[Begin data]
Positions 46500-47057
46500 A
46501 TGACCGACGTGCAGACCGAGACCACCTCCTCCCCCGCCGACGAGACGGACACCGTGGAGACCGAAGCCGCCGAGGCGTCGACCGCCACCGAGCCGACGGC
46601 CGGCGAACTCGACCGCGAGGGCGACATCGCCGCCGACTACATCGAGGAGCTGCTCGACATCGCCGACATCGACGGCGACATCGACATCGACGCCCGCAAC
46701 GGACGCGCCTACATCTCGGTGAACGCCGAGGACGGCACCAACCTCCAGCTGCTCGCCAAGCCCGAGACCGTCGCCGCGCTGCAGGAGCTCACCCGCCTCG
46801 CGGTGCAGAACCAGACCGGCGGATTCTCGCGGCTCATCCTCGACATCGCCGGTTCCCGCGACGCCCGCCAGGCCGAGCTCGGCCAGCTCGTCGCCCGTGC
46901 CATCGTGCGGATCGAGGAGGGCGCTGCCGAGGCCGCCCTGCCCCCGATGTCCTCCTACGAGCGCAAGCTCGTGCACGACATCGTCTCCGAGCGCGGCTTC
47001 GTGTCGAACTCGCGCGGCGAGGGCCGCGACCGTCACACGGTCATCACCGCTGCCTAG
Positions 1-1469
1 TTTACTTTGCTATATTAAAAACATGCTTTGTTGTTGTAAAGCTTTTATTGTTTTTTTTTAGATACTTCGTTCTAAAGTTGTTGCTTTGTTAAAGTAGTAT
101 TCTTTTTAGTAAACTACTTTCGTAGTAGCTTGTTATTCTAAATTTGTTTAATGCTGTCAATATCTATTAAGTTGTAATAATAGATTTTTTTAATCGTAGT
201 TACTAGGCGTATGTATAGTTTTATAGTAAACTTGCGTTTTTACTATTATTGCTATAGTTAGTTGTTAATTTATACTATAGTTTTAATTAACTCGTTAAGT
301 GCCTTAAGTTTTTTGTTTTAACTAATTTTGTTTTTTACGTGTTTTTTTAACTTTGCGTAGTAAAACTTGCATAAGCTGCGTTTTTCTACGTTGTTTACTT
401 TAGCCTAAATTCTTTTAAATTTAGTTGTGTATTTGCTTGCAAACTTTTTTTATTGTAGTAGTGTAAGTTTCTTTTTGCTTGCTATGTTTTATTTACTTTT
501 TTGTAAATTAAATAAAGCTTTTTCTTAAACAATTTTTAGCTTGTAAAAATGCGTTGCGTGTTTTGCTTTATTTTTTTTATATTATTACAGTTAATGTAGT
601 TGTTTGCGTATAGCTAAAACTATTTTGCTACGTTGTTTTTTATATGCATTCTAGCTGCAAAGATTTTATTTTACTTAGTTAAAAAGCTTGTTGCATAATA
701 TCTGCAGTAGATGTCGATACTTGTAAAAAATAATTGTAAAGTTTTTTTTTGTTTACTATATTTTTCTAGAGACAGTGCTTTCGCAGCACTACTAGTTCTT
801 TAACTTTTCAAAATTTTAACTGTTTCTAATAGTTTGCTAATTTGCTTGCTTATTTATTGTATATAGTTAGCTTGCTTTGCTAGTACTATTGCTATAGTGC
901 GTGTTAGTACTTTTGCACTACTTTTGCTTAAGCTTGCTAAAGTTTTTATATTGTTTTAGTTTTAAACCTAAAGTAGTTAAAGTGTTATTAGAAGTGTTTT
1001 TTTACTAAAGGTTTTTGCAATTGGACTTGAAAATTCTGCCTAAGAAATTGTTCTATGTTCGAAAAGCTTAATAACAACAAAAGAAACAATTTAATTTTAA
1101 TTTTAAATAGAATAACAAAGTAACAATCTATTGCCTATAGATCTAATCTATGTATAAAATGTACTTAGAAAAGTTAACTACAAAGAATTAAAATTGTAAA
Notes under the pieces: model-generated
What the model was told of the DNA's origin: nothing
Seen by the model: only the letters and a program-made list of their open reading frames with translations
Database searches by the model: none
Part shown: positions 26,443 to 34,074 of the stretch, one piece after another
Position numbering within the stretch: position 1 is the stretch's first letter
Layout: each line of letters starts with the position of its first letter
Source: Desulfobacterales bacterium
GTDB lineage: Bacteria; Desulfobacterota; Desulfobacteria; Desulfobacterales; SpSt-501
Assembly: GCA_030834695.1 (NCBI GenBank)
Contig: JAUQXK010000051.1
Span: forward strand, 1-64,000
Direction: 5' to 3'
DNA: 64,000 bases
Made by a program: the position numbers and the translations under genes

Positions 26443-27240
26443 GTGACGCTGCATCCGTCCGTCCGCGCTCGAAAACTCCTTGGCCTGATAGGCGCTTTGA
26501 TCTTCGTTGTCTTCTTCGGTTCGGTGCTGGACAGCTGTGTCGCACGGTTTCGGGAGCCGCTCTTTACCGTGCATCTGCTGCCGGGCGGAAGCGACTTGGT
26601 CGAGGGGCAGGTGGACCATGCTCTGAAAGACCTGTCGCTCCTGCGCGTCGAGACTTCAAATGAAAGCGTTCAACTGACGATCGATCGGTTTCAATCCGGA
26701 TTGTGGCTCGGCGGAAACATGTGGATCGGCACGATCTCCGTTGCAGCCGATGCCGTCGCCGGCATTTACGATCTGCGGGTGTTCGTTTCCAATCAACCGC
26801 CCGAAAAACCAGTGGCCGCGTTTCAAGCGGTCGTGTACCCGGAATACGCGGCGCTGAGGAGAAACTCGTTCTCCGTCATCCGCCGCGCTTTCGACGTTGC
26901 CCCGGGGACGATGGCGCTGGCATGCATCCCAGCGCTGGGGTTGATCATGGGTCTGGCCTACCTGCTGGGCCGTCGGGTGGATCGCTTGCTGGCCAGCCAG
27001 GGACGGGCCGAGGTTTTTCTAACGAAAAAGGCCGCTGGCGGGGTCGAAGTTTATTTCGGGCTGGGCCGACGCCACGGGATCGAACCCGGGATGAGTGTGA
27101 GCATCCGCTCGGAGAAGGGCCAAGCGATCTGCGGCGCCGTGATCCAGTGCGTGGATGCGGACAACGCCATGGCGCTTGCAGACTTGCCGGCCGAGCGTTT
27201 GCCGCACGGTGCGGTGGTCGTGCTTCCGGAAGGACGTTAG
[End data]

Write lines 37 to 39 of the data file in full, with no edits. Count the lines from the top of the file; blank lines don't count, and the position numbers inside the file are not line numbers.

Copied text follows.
Positions 26443-27240
26443 GTGACGCTGCATCCGTCCGTCCGCGCTCGAAAACTCCTTGGCCTGATAGGCGCTTTGA
26501 TCTTCGTTGTCTTCTTCGGTTCGGTGCTGGACAGCTGTGTCGCACGGTTTCGGGAGCCGCTCTTTACCGTGCATCTGCTGCCGGGCGGAAGCGACTTGGT